10 Tips for Ride-Alongs
Dr. Richard Weinblatt
5) Eating Etiquett
Officers work hard and rely on each other in sometimes life-threatening situations. Eating on meal breaks is an important part of the culture of policing. Sitting at the table will give you a personal and in-depth understanding of their world and their perspective.
Let the officers pick the eatery. You should eat prior to going on duty since you may have a high call volume shift and be unable to stop. If you and your host officer are able to take a break, the picked establishment may not be the type of food you would normally eat. Pick food off the menu wisely, so that you don’t end up needing the officer to make a high speed run to a bathroom.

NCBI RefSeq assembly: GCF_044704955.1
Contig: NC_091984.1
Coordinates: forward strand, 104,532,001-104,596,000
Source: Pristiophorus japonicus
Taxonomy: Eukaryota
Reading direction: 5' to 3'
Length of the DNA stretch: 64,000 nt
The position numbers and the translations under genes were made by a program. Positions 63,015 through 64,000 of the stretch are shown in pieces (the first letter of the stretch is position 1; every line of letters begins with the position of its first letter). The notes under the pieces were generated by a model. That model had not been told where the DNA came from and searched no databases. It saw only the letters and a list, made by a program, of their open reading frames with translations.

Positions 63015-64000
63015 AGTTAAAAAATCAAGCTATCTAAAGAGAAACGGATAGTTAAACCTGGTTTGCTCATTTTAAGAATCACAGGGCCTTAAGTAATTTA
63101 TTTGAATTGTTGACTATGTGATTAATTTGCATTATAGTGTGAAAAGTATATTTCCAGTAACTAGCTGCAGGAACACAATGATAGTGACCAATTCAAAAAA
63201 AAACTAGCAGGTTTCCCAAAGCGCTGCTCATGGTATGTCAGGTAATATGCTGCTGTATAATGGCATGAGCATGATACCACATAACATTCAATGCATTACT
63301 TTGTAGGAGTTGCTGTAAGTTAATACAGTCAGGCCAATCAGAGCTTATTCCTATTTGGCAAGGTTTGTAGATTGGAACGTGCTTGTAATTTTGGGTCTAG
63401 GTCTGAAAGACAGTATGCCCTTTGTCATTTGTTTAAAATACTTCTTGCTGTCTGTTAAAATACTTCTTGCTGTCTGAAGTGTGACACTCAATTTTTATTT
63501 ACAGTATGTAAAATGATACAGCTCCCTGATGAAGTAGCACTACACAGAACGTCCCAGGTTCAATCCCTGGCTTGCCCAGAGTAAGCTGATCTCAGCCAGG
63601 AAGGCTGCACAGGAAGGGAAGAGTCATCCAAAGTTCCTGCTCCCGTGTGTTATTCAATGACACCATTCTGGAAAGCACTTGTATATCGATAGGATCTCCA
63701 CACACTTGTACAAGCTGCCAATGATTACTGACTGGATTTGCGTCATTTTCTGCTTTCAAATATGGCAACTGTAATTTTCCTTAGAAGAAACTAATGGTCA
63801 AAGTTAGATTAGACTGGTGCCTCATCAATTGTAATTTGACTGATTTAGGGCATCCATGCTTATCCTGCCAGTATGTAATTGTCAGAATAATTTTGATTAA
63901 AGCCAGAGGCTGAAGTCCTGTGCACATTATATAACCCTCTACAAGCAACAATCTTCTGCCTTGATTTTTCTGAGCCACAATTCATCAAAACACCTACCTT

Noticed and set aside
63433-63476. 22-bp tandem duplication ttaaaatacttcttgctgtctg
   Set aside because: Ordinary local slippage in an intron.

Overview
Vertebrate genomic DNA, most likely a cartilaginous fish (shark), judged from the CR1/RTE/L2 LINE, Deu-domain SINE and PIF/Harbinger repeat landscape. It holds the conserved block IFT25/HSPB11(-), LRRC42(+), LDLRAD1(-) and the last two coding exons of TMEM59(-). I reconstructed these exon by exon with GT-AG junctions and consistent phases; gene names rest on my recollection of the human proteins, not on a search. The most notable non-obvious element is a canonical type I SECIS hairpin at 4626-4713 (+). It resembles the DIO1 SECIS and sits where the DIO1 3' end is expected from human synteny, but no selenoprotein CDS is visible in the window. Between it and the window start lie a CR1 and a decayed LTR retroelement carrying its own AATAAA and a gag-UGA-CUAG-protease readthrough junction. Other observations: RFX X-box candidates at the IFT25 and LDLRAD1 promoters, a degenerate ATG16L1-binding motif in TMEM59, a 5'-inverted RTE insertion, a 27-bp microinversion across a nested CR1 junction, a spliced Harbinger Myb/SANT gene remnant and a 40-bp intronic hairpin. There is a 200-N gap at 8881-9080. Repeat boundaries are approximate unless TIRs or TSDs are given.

While many agencies have policies that prevent officers from accepting free or discounted food, it is not your place to discuss it at that point in public. If a discount is not extended to you as a civilian guest, you certainly should not pound your fist and demand that your bill be adjusted. On the contrary, if you are able to, I suggest you pick up the tab for the officers present in appreciation for them including you in their world. If the restaurant management insists on cutting the bill, you should leave a tip on the table that equals or exceeds the full-price check.